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China's BYD opens EV plant in Thailand despite slowdown, tariff row

BYD is China's dominant electric vehicle maker but is looking to expand overseas
BYD is China's dominant electric vehicle maker but is looking to expand overseas.

China's electric vehicle giant BYD opened a factory in Thailand on Thursday, continuing its international expansion despite a market slowdown and hours before the European Union was due to impose swingeing tariffs on Chinese EV firms.

The plant in Rayong, an industrial area southeast of Bangkok, will be able to build up to 150,000 vehicles a year, according to the company, which dominates its domestic market.

Wang Chuanfu, Shenzhen-based BYD's chief executive, said production would initially focus on full electric vehicles and later expand to include plug-in hybrids, which combine a conventional engine with an electric motor.

"BYD Thailand plant has an annual capacity of 150,000 vehicles, including the four major processes of vehicle and parts production, and will create about 10,000 jobs," Wang said at an opening ceremony.

Thailand has long been a major assembly hub for Japanese car makers including Toyota and Honda, but is now seeking to shift production away from conventional vehicles and towards EVs.

The kingdom has offered substantial tax breaks for companies as it aims for 30 percent of its car production to be EVs by 2030.

BYD overtook Elon Musk's Tesla in the fourth quarter of 2023 to become the world's top seller of electric vehicles.

Tesla reclaimed top spot in the first quarter of this year, but BYD is bullish about its expansion, insisting last month it would press ahead with a second factory in the European Union.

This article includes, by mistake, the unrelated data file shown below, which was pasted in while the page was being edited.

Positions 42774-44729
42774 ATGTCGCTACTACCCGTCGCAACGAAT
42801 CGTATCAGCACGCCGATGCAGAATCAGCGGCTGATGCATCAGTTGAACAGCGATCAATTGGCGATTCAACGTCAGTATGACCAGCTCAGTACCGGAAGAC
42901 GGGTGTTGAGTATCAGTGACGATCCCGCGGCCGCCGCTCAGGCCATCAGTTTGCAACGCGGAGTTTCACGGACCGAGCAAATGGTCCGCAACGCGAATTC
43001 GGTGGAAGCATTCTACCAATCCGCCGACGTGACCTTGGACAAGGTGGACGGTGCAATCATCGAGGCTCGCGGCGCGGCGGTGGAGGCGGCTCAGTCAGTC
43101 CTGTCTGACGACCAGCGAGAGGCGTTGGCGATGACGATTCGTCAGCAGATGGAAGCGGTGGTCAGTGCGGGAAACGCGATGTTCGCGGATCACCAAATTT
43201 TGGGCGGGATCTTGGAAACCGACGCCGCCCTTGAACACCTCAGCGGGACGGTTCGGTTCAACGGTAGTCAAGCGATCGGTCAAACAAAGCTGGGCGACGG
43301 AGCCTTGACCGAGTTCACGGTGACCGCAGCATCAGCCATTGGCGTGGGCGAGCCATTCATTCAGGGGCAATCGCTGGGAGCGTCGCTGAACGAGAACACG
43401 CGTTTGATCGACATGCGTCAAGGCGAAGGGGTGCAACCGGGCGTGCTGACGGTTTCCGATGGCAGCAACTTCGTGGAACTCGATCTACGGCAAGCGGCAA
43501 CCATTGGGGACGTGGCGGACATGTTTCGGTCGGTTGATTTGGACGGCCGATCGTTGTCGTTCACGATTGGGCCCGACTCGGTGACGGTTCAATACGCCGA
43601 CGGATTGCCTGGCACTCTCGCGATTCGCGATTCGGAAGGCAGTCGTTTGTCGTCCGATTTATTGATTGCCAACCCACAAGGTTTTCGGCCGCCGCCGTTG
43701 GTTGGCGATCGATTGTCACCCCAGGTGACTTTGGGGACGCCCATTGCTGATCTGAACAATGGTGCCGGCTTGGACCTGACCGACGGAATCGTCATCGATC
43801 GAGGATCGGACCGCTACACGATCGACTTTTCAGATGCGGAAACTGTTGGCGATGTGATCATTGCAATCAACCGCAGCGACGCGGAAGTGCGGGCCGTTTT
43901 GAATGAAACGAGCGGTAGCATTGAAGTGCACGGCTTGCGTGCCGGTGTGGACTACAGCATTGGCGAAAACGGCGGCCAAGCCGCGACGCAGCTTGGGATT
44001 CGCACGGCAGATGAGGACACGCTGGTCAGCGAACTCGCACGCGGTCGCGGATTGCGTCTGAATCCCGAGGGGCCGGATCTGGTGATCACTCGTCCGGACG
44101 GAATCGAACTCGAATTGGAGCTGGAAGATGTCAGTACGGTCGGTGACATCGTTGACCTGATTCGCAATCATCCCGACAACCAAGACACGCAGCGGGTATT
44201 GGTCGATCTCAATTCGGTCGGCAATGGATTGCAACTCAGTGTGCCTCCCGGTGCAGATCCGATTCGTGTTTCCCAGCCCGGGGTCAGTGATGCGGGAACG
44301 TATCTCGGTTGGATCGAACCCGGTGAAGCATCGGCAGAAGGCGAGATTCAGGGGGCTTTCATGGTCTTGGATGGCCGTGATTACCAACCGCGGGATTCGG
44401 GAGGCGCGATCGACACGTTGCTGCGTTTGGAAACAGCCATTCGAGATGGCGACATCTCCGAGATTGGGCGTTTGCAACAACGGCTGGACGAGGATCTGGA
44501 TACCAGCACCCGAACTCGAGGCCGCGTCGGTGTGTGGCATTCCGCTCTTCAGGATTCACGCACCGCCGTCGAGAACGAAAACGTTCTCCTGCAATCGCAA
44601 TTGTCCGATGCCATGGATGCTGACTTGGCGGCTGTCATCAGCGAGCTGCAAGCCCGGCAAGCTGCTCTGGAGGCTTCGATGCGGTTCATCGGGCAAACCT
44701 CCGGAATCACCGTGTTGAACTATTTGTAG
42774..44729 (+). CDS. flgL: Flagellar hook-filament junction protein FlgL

The Chinese automaker recorded a record annual profit of 30 billion yuan ($4.1 billion) last year, but in April reported lower than expected revenue for the first quarter of 2024.

BYD has faced a bitter price war in China, where a staggering 129 EV brands are slugging it out—with only 20 achieving a domestic market share of one percent or more, according to Bloomberg.

China has led the global shift to electric vehicles, with almost one in three cars on its roads set to be electric by 2030, according to the International Energy Agency's annual Global EV Outlook.

But European regulators have raised concerns about what they say is "overcapacity" created by excessive state subsidies.

Seeking to protect European manufacturers from cheaper Chinese imports, Brussels has proposed a provisional hike of tariffs on Chinese manufacturers: 17.4 percent for BYD, 20 percent for Geely and 38.1 percent for SAIC—in addition to the current 10 percent import duty.

EU and Chinese trade chiefs held talks last weekend in a bid to avert a bitter trade war, but the tariffs are set to come into force on Thursday.

But while they are high, the EU tariffs are significantly lower than the 100 percent rate the United States imposed from last month on Chinese electric cars.

© 2024 AFP

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